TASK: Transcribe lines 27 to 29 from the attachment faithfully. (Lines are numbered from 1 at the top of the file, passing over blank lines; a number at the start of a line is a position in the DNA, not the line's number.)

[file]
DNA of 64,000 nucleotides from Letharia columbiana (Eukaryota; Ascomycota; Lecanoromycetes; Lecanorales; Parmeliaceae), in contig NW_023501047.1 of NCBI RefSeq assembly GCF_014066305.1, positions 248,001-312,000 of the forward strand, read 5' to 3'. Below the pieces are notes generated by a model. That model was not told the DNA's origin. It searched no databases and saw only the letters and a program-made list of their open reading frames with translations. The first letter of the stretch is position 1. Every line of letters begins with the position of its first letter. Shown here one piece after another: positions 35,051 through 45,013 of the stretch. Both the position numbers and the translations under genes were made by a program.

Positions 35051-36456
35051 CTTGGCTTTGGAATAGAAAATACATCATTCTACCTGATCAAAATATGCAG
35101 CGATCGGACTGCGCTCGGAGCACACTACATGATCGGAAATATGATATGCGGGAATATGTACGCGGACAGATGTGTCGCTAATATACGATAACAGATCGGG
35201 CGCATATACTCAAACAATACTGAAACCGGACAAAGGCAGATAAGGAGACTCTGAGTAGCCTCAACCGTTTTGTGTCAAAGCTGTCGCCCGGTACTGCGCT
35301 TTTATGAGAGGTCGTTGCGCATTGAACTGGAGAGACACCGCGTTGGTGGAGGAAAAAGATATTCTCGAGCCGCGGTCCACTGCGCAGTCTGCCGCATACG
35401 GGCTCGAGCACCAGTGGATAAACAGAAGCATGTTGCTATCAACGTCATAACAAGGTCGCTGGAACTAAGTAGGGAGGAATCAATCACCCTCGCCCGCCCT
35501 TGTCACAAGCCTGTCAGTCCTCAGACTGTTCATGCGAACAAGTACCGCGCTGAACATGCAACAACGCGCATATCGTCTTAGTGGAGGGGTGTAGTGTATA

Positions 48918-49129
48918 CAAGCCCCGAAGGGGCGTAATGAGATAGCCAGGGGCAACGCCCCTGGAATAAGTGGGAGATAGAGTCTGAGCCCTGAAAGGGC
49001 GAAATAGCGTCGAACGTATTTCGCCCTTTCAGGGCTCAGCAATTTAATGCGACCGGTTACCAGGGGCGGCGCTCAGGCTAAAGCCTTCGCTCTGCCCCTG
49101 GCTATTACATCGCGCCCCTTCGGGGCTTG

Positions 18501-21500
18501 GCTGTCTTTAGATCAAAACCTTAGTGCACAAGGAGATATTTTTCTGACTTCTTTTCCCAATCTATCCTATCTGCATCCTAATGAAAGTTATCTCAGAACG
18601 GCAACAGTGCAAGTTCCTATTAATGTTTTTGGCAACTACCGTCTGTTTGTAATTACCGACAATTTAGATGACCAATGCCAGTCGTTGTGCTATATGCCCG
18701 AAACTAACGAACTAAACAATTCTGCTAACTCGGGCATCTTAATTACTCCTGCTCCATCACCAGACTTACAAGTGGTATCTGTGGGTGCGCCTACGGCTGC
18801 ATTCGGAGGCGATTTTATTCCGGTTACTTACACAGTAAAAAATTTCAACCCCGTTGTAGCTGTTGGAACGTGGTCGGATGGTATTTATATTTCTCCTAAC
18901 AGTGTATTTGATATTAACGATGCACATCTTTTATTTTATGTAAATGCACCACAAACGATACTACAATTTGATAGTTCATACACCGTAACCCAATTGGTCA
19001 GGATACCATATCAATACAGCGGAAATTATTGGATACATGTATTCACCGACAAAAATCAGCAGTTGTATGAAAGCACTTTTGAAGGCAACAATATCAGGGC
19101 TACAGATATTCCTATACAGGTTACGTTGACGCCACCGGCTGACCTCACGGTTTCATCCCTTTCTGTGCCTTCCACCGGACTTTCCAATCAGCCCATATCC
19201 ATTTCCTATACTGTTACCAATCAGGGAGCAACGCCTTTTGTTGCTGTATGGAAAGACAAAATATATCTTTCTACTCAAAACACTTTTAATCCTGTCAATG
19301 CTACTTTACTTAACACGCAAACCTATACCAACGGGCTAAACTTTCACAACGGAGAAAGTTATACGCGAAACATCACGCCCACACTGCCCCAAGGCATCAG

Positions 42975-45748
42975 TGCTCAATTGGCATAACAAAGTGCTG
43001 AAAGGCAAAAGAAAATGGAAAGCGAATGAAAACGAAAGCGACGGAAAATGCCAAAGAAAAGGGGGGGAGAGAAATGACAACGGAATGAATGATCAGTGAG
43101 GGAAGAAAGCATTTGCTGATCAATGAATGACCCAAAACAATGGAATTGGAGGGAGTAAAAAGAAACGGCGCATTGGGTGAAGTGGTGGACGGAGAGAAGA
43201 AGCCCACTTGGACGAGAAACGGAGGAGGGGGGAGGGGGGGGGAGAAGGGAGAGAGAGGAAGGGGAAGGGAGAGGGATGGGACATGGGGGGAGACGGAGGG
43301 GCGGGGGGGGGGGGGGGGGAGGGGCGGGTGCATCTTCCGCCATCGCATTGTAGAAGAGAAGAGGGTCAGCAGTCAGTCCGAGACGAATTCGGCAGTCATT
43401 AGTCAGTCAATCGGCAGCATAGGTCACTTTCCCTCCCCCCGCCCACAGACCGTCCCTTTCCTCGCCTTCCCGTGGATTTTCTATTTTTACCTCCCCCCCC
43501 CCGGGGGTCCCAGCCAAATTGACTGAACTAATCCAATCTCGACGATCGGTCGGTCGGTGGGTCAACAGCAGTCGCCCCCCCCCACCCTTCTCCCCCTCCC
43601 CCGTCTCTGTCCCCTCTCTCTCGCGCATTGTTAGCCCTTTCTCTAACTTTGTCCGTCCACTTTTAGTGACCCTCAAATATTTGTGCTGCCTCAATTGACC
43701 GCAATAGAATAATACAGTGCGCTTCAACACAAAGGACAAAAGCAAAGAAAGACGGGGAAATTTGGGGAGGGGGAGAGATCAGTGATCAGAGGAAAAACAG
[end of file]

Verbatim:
43201 AGCCCACTTGGACGAGAAACGGAGGAGGGGGGAGGGGGGGGGAGAAGGGAGAGAGAGGAAGGGGAAGGGAGAGGGATGGGACATGGGGGGAGACGGAGGG
43301 GCGGGGGGGGGGGGGGGGGAGGGGCGGGTGCATCTTCCGCCATCGCATTGTAGAAGAGAAGAGGGTCAGCAGTCAGTCCGAGACGAATTCGGCAGTCATT
43401 AGTCAGTCAATCGGCAGCATAGGTCACTTTCCCTCCCCCCGCCCACAGACCGTCCCTTTCCTCGCCTTCCCGTGGATTTTCTATTTTTACCTCCCCCCCC